Timelines of American Literature

Another new journal, Literature in the Early American Republic: Annual Studies on Cooper and His Contemporaries, reframes the period around a major author who is only now receiving full biographical treatment and the beginnings of a ...


Author: Cody Marrs

Publisher: JHU Press

ISBN: 9781421427140

Category: Literary Criticism

Page: 360

View: 861

What is our definition of "modernismif we imagine it stretching from 1865 to 1965 instead of 1890 to 1945? How does the captivity narrative change when we consider it as a contemporary, not just a "colonial,genre? What does the course of American literature look like set against the backdrop of federal denials of Native sovereignty or housing policies that exacerbated segregation? Filled with challenges to scholars, inspirations for teachers (anchored by an appendix of syllabi), and entry points for students, Timelines of American Literature gathers some of the most exciting new work in the field to showcase the revelatory potential of fresh thinking about how we organize the literary past.

Hispanicism and Early US Literature

“Pirates, Patriots, and the Mexican War: Jack Tier and Cooper's Argument with the Nation.” Literature in the Early American Republic: Annual Studies on Cooper and His Contemporaries 3:173–96. Ignatiev, Noel. 1995.


Author: John C. Havard

Publisher: University of Alabama Press

ISBN: 9780817319779

Category: History

Page: 222

View: 479

Well-researched analysis of the impact that Spain and Spanish America had on antebellum literature in the United States. In Hispanicism and Early US Literature, author John C. Havard posits that representations of Spain, Spanish America, Spanishness, and Spanish Americanness are integral elements in the evolution of early national and antebellum US literature. He argues that Spanish-speaking countries have long held a broad fascination for Americans and that stock narratives regarding these peoples were central to the period’s US literature. Beginning with the work of eighteenth-century literary nationalists such as Joel Barlow, US literature has been drawn to reflect on Spain and Spanish America. Such reflection was often inspired by geopolitical conflicts such as US expansion into Spanish Louisiana and the US-Mexican War. Havard terms the discourse emerging from these reflections “Hispanicism.” This discourse was used to portray the dominant viewpoint of classical liberalism that propounded an American exceptionalism premised on the idea that Hispanophone peoples were comparatively lacking the capacity for self-determination, hence rationalizing imperialism. On the conservative side were warnings against progress through conquest. Havard delves into selected works of early national and antebellum literature on Spain and Spanish America to illuminate US national identity. Poetry and novels by Joel Barlow, James Fenimore Cooper, and Herman Melville are mined to further his arguments regarding identity, liberalism, and conservatism. Understudied authors Mary Peabody Mann and José Antonio Saco are held up to contrast American and Cuban views on Hispanicism and Cuban annexation as well as to develop the focus on nationality and ideology via differences in views on liberalism. More than just a work of literary criticism, there is a substantial amount of cultural and political history discussed. Havard’s use of archival sources such as political articles and personal correspondence elucidates not just literary genres and movements such as early national epic poetry, abolitionist fiction, and the American Renaissance, but also US culture writ large.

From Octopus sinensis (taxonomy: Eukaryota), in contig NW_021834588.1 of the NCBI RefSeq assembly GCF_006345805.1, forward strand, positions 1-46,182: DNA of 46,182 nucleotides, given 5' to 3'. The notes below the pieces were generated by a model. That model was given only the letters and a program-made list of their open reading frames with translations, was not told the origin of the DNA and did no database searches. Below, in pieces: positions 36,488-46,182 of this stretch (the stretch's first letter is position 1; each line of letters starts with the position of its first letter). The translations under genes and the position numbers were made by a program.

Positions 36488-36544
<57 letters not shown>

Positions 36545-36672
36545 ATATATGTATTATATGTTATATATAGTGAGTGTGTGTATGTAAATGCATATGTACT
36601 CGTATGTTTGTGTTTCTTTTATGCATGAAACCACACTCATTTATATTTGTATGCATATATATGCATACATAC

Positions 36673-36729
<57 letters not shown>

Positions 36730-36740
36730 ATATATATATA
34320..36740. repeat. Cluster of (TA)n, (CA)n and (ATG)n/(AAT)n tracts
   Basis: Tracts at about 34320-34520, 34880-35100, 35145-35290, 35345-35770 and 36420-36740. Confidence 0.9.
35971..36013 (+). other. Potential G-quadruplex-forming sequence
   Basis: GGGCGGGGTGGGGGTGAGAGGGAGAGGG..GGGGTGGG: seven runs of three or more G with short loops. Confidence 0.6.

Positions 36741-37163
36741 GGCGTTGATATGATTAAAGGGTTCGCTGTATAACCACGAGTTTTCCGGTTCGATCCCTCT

The Moral Economies of American Authorship

review that appeared in the Southern Literary Messenger remarked that Cooper's “spirit seemed to languish beneath a foreign ... Literature in the Early American Republic: Annual Studies on Cooper and His Contemporaries 2 (2010): pp.


Author: Susan M. Ryan (Ph. D.)

Publisher: Oxford University Press

ISBN: 9780190274023

Category: Literary Criticism

Page: 217

View: 688

The Moral Economies of American Authorship argues that the moral character of authors became a kind of literary property within mid-nineteenth-century America's expanding print marketplace, shaping the construction, promotion, and reception of texts as well as of literary reputations. Using a wide range of printed materials--prefaces, dedications, and other paratexts as well as book reviews, advertisements, and editorials that appeared in the era's magazines and newspapers--The Moral Economies of American Authorship recovers and analyzes the circulation of authors' moral currency, attending not only to the marketing of apparently ironclad status but also to the period's not-infrequent author scandals and ensuing attempts at recuperation. These preoccupations prove to be more than a historical curiosity-they prefigure the complex (if often disavowed) interdependence of authorial character and literary value in contemporary scholarship and pedagogy. Combining broad investigations into the marketing and reception of books with case studies that analyze the construction and repair of particular authors' reputations (e.g., James Fenimore Cooper, Mary Prince, Elizabeth Keckley, Frederick Douglass, Harriet Beecher Stowe, and E.D.E.N. Southworth), the book constructs a genealogy of the field's investments in and uses of authorial character. In the nineteenth century's deployment of moral character as a signal element in the marketing, reception, and canonization of books and authors, we see how biography both vexed and created literary status, adumbrating our own preoccupations while demonstrating how malleable-and how recuperable-moral authority could be.